Pinned toot

Wired, 1993: Rebels with a Cause - Your Privacy. "On the cover were Eric Hughes, Tim May, John Gilmore, holding up an American flag, faces hidden behind white mask, their PGP fingerprints written on the foreheads. Gilmore even sporting an newly-founded EFF T-shirt. (from Thomas Rid, CS Monitor)"

Wired, 2019: YOU'RE IN PRIVATE MODE. To continue using a private window, sign in or subscribe. The title of the article being denied reads "It's Time to Switch to a Privacy Browser. Ad trackers are out of control".

I've seen so many evil patterns I can't rule out this being intentional. Unlikely, but what if?

All this time the popup is still nagging and eats half of your screen. I return to the previous page as I'm not willing to disable cookies altogether. Guess what was hidden under that popup (or scrolled conveniently away I don't remember)

, of course

A little bit of swearching yields this helpful guide that tells you how to disable cookies altogether, after warning that this might break the website (the warning is not visible in the screenshot)

The story of consent, in four parts. It all starts with the usual popup

If you want to withdraw consent they redirect you to their standard contact form.

What are the odds that this contact form delivers email to /dev/null ?

You always have the choice yada yada. Then a single button.

without further investigation.

New (to me) GDPR Dark Pattern 

Do you hate your Internet Service Provider? Do you hate your Email Provider?

We'll help you send them a GDPR Data Access Request designed to waste as much of their time as possible. They are legally required to respond to your request within 30 days! 🔥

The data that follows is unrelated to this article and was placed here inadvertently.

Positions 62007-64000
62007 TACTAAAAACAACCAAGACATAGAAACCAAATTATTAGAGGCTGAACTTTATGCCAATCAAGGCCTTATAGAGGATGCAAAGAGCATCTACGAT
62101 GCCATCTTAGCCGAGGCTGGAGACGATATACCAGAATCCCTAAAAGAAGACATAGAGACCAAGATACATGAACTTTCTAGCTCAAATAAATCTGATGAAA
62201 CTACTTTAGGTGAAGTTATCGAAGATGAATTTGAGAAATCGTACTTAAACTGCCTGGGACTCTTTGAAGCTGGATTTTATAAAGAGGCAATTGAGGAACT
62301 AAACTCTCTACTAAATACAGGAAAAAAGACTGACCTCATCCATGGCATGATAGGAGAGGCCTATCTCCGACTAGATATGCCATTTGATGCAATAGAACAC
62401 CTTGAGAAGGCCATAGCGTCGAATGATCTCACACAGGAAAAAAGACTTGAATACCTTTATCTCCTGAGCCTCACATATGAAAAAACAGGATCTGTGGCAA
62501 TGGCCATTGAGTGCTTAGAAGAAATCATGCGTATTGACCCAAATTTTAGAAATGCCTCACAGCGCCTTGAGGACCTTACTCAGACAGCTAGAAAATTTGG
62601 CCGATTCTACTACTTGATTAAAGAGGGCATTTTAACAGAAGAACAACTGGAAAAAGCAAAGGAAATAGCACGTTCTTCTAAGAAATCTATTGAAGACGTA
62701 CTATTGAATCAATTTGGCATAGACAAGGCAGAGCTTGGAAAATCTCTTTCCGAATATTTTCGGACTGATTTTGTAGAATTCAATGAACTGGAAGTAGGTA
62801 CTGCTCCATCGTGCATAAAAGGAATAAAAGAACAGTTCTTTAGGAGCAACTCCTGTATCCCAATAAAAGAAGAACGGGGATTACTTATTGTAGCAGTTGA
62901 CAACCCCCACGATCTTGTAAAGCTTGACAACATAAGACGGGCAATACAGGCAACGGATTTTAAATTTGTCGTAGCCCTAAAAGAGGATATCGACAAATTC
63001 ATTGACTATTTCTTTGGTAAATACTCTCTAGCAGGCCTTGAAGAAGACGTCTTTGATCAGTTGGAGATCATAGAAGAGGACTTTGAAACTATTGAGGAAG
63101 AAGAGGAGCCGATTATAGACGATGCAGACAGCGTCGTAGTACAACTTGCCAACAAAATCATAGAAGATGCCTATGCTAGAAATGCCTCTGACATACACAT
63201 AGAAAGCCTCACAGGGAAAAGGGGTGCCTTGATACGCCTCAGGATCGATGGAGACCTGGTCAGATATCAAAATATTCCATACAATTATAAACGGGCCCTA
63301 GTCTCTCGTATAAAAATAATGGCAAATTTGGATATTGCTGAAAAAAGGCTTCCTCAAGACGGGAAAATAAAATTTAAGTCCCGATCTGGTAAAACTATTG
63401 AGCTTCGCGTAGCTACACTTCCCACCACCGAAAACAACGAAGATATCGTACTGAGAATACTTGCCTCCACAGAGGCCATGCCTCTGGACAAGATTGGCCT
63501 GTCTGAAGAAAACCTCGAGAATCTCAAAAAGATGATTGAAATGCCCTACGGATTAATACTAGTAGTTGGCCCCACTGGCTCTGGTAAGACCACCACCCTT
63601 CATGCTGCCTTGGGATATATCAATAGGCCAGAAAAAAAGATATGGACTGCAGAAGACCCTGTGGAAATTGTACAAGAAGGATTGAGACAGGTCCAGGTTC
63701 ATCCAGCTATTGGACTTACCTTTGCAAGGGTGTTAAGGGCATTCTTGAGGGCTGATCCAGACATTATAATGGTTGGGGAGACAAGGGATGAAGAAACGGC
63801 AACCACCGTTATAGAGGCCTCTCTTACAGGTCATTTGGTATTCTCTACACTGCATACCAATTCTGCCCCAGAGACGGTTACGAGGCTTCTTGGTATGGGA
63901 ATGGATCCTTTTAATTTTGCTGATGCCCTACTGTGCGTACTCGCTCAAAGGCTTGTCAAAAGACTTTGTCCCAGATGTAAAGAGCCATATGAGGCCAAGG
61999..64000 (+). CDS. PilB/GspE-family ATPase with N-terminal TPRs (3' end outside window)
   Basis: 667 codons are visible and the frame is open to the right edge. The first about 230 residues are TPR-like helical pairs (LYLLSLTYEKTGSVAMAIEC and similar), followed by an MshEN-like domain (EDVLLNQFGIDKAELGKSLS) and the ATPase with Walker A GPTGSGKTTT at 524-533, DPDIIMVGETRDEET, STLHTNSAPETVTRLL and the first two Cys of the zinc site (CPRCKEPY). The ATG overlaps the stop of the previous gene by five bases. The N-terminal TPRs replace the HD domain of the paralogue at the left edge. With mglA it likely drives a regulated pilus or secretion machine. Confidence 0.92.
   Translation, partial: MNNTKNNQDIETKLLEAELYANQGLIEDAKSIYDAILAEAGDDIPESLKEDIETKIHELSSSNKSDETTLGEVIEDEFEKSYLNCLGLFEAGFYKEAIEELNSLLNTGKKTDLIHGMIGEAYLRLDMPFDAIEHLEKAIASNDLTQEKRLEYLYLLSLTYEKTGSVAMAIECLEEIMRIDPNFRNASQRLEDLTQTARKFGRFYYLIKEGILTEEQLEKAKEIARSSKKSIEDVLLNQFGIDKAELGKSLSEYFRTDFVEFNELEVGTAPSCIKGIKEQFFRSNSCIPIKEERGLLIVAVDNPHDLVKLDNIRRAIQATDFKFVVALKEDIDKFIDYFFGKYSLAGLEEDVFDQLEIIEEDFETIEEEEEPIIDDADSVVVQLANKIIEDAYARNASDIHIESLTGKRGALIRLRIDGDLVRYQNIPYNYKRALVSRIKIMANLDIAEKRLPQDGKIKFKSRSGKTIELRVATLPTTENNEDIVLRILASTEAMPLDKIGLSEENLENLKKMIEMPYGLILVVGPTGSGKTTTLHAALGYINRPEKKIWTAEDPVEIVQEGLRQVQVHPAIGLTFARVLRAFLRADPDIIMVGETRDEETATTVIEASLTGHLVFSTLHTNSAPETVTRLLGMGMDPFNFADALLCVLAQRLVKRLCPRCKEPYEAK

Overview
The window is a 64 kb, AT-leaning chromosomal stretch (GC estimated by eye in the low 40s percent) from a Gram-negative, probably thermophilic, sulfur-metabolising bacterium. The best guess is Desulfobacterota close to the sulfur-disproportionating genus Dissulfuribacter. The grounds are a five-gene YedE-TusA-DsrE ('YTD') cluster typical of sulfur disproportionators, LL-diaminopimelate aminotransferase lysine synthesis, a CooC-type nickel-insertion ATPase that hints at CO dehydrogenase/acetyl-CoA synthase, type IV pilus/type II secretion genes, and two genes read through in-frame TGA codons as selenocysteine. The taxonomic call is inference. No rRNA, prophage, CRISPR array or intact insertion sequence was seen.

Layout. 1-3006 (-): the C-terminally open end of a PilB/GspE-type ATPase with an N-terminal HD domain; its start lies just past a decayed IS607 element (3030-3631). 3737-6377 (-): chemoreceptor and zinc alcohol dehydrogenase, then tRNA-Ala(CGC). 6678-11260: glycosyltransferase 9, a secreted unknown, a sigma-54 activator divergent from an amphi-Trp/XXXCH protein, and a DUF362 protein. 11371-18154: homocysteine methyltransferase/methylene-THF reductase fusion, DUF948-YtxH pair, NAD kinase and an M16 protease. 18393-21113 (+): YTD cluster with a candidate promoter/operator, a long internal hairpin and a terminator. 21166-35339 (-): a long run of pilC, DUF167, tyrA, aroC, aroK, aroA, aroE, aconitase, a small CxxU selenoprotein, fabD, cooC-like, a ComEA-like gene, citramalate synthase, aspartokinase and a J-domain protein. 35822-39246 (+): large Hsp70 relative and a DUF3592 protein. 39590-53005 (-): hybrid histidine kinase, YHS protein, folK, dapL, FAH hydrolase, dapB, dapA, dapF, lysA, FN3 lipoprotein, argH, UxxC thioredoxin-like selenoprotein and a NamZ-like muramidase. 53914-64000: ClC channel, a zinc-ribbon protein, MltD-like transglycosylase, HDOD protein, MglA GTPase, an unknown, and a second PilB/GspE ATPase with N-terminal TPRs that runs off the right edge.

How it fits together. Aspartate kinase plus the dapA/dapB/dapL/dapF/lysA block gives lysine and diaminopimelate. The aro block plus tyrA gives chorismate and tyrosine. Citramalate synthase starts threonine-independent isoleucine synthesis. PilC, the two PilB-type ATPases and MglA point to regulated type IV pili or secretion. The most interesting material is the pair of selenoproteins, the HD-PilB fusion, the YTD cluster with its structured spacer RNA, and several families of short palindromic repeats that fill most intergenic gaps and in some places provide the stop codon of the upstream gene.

Please STOP, stop, stop using #Google #reCaptcha on your websites!
You are giving away your visitors' #privacy and they cannot even opt-out and avoid it if they want to reach your contents.
#privacyMatters #webdevelopment gives you the choice to reject all cookies and then goes all passive-aggressive about it with popups all over the place so that you can "access all content"

Basically, you're greet with a nice and horrible thing on the top of the page (picture 1). The deny button is pretty much invisible if you don't pay attention.

You click on the deny button. You're greet with some #darkpattern sauce to confirm if you're sure about your denial of consent (picture 2). Click on deny and you'll be sent back right at the home page (page 3).

@GDPR_HallOfShame we can safely say that that website ( fits nicely on the #GDPRHallOfShame, right ?

Envato gives you the choice to enable some of the cookies but their website breaks horribly if you do. They never thought anyone would bother. Not to mention that the button to accept is called "Allow all cookies" even if you deselect some.

I mean that, while I don't agree, I can understand the transaction in other services. The website has something valuable to visitors and requests data in return.

An e-commerce site however, wants to sell you stuff. Introducing themselves with asking for your data just because you want to watch their virtual display is a sad reminder of the normalization of data abuse.

Way to welcome the visitors to your shop, 3D_edge.

Nobody would think about welcoming you to their store with a few pages of agreements to sign right after you step in the door. Why is this acceptable online?

Etsy does use the familiar dark pattern but at least the switches are turned off by default.

however because of the

Show more

The social network of the future: No ads, no corporate surveillance, ethical design, and decentralization! Own your data with Mastodon!